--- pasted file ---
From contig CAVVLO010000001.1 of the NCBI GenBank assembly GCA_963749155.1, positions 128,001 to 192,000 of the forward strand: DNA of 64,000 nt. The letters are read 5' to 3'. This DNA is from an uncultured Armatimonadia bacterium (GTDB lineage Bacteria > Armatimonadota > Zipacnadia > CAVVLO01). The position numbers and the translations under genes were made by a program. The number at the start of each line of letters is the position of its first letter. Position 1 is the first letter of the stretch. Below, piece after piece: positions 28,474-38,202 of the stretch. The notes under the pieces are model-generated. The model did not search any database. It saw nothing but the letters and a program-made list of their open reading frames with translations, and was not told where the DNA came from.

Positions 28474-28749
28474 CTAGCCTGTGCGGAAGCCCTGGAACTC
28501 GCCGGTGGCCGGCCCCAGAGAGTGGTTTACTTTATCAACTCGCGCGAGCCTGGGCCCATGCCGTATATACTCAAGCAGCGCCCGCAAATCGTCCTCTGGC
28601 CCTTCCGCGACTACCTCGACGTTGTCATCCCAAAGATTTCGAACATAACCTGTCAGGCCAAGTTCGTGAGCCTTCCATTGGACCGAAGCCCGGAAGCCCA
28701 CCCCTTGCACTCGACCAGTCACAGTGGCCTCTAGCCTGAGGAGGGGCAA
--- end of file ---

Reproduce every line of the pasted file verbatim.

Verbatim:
From contig CAVVLO010000001.1 of the NCBI GenBank assembly GCA_963749155.1, positions 128,001 to 192,000 of the forward strand: DNA of 64,000 nt. The letters are read 5' to 3'. This DNA is from an uncultured Armatimonadia bacterium (GTDB lineage Bacteria > Armatimonadota > Zipacnadia > CAVVLO01). The position numbers and the translations under genes were made by a program. The number at the start of each line of letters is the position of its first letter. Position 1 is the first letter of the stretch. Below, piece after piece: positions 28,474-38,202 of the stretch. The notes under the pieces are model-generated. The model did not search any database. It saw nothing but the letters and a program-made list of their open reading frames with translations, and was not told where the DNA came from.

Positions 28474-28749
28474 CTAGCCTGTGCGGAAGCCCTGGAACTC
28501 GCCGGTGGCCGGCCCCAGAGAGTGGTTTACTTTATCAACTCGCGCGAGCCTGGGCCCATGCCGTATATACTCAAGCAGCGCCCGCAAATCGTCCTCTGGC
28601 CCTTCCGCGACTACCTCGACGTTGTCATCCCAAAGATTTCGAACATAACCTGTCAGGCCAAGTTCGTGAGCCTTCCATTGGACCGAAGCCCGGAAGCCCA
28701 CCCCTTGCACTCGACCAGTCACAGTGGCCTCTAGCCTGAGGAGGGGCAA